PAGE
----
Cuba City History
From "Yuba" to "Cuba" to "The City of Presidents"
Today, Cuba City is a stable community that continues to grow each year; however, that wasn't always the case. One-hundred-seventy years ago, John Amie Merle and Mathais Comstock bought 160 acres of southwest Wisconsin land, now recognized as Cuba City, from the American Government on June 14, 1836.
In 1846, a lone man named Jack Deboard erected the first building and is considered to be the first settler in Cuba City. Later, Issac Nicholas began farming on the same land. The land was ideal for farming in the late 1800's. The two men were settled before Wisconsin even became a state.
In 1853, Stedman Davis bought the 160 acres from Merle and Comstock and then built a roadside inn called "The Western" on what is now North Main Street. The Western was the first business in Cuba City and served many travelers as a food and rest stop.
The glory days of The Western were short lived. In 1869, the traffic slowed considerable as the popularity of railroads grew. The Western was closed and it was documented by J.W. Murphy that "there was little foundation for the hope that a town would ever occupy this site." Just as hope was wearing thin, William Stephens, a man with a vision, reopened The Western in 1870 and bought the 160 acres of land originally bought by Merle and Comstock from the government. When John Stephens caught word about little brother Will buying the plot of land, he also traveled to Cuba City and opened a general store called "J. Stephens Store."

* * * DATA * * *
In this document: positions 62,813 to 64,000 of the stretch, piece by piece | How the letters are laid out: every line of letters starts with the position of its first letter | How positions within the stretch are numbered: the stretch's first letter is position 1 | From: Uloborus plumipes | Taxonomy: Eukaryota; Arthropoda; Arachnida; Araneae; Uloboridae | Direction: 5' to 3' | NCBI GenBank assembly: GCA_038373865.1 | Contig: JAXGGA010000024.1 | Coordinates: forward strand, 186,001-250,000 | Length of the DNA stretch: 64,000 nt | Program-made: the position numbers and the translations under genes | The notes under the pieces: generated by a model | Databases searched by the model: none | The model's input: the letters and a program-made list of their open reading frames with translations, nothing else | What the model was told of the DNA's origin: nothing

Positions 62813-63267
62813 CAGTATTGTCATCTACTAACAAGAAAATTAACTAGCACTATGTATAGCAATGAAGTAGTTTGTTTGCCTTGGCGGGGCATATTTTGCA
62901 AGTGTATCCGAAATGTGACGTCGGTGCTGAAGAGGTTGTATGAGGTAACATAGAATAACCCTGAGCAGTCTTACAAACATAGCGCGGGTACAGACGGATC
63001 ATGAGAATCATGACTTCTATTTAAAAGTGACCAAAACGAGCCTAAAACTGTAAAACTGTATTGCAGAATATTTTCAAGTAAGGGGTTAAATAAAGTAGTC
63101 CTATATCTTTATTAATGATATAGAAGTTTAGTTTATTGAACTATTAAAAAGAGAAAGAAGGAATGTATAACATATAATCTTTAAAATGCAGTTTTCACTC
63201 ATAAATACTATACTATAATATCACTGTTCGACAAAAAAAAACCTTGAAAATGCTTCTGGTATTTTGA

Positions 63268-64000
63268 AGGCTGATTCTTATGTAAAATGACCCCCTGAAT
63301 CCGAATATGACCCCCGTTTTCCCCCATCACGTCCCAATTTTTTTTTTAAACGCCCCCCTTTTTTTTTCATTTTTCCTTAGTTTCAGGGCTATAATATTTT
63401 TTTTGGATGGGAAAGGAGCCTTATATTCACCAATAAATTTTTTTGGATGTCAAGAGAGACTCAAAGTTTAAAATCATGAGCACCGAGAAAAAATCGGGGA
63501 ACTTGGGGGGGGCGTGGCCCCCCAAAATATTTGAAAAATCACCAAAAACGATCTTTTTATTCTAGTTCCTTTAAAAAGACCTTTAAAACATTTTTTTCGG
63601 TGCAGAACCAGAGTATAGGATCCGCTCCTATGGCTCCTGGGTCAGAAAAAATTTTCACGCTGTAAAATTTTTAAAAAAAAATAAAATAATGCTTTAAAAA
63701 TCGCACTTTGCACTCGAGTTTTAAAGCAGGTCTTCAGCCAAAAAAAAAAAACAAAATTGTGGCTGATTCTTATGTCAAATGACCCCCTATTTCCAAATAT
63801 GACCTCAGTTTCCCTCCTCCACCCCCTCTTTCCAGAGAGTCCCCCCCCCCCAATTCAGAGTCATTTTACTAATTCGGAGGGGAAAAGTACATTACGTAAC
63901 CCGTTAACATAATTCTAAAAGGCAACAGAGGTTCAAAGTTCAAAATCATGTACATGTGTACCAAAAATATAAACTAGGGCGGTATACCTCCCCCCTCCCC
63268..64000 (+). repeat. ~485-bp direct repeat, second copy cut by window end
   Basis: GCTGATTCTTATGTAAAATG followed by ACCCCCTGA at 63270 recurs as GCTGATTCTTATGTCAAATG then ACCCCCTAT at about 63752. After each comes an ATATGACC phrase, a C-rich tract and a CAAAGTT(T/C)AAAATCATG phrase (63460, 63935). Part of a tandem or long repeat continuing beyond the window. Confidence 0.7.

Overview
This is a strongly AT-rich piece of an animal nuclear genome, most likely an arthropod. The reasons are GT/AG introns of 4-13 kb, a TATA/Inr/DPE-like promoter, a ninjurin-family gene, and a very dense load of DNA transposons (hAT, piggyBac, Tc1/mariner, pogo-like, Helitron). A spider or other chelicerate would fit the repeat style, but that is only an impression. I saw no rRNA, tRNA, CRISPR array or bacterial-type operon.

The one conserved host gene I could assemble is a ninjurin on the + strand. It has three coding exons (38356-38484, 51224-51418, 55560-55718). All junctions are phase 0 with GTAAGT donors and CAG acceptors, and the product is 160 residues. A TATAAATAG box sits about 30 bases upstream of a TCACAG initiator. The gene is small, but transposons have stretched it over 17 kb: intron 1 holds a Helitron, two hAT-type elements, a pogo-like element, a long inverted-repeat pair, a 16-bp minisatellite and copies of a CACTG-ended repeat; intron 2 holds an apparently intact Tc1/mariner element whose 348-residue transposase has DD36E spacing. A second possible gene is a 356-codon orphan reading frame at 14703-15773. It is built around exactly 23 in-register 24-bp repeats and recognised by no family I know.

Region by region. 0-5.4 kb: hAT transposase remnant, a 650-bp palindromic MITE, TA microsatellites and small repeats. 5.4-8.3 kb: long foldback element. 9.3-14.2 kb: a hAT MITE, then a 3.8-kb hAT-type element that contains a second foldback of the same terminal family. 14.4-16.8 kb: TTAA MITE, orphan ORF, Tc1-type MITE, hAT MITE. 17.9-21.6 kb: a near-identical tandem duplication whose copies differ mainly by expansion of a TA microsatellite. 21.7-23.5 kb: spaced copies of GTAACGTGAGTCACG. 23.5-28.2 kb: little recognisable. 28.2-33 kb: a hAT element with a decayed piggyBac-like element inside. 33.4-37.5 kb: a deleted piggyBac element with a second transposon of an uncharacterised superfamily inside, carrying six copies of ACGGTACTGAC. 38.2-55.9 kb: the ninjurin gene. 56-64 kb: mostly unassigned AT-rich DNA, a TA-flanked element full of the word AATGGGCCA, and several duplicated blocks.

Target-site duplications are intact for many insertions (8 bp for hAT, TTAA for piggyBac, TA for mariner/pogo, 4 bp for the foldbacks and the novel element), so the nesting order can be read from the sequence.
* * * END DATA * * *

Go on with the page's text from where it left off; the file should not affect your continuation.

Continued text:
In 1874, the proud community was eager to lend a hand to progress and collectively contributed $60,000 in order to build a railroad station in town. The railroad establishment allowed John Stephens, Solomon Craiglow, and Madison Y. Johnson to declare the 160 acres of land as a town site in 1875. Naming the new town posed a problem for the three men. Craiglow was intent on naming the town "Yuba" because he had acquired his wealth from mining the Yuba River in California. J. Stephens, on the other hand, thought it should simply be called Stephensville because it was he and his brother who rediscovered the area. Johnson was indifferent. The conversation is said to run something like the following: M.Y. Johnson began by asking the others what they each thought the new name should be. J. Stephens replied "We will call it Stephensville!" At this, Craiglow retorted, "You b' damned we won't!" J. Stephen responded quickly, "That's it. We'll call it Yuba!"
According to the 1880 U. S. Census the 'Village of Cuba' had a population of 48 people. There were two people who were 'hunters'; a wheelright; a blacksmith; a stage drive; two dry goods merchants; six farmworkers; two dressmakers; a grain dealer and one teacher. The name Yuba remained for a while until it was discovered that another Yuba already existed in the state. Yuba then changed to Cuba. The Post Office address had always read "Cuba, Wisconsin" but the sign on the railroad station had always read "Cuba City." Because of this contradiction, Postmaster W.H. Goldthorpe formally asked the Post Office Department to change the name officially to Cuba City in the mid-20's. To convince the Department that this change was necessary, Goldthorpe pointed out that there were 15 other Cubas in the United States, which caused too much confusion in handling the mail. The Department agreed with his valid point and officially designated the town Cuba City. Today, Cuba City also is referred to as the City of Presidents. A theme which stems from the presidential plaques on Main Street.
Cuba City – City of Presidents – 1975 – Present